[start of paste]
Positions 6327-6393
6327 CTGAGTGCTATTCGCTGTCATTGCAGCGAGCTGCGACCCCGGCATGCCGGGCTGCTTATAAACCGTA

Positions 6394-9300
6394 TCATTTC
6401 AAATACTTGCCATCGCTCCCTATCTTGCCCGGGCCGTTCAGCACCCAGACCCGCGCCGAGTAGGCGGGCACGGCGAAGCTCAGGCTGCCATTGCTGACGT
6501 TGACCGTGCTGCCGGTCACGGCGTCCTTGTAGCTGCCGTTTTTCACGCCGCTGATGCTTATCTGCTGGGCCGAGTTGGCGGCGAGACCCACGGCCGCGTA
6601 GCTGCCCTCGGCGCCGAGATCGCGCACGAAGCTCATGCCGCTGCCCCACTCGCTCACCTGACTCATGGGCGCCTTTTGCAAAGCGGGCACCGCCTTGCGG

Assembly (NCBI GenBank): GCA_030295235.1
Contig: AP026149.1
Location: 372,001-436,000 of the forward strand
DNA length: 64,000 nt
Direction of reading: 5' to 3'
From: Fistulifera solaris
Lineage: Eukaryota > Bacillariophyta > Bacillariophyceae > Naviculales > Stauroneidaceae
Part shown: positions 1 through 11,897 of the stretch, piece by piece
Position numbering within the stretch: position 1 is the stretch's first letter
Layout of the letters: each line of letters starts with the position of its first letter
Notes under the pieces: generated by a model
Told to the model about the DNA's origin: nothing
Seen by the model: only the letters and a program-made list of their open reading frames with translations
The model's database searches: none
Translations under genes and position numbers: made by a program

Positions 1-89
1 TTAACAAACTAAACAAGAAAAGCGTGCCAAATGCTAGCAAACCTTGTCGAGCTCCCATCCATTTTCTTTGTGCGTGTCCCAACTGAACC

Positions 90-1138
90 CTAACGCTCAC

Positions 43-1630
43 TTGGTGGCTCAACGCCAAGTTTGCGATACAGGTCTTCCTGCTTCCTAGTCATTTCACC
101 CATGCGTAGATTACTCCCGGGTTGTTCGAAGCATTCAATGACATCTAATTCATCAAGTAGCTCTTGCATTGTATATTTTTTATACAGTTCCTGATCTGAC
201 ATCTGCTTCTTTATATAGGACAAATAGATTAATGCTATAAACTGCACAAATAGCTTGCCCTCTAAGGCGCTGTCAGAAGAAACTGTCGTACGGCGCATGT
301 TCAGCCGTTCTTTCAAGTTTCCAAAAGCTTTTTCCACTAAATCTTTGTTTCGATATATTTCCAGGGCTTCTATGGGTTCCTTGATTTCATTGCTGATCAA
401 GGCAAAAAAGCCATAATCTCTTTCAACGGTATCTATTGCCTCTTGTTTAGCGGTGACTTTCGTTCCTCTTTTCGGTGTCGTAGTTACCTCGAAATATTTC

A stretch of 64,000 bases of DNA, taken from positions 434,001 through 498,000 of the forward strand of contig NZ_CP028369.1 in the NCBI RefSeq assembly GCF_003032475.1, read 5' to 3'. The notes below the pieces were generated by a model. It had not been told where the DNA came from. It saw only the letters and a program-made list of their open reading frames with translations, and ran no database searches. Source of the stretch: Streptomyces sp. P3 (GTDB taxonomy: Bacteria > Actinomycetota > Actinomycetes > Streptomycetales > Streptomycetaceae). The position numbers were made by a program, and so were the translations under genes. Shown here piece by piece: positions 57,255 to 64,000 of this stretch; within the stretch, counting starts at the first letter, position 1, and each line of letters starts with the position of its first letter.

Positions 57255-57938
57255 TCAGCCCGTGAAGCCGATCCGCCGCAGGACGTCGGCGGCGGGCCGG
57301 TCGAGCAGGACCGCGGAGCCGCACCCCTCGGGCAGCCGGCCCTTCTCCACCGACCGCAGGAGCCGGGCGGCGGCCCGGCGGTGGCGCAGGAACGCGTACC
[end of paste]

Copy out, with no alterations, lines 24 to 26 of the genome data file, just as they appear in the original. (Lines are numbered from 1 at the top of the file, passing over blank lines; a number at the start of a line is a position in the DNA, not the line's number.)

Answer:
1 TTAACAAACTAAACAAGAAAAGCGTGCCAAATGCTAGCAAACCTTGTCGAGCTCCCATCCATTTTCTTTGTGCGTGTCCCAACTGAACC

Positions 90-1138
90 CTAACGCTCAC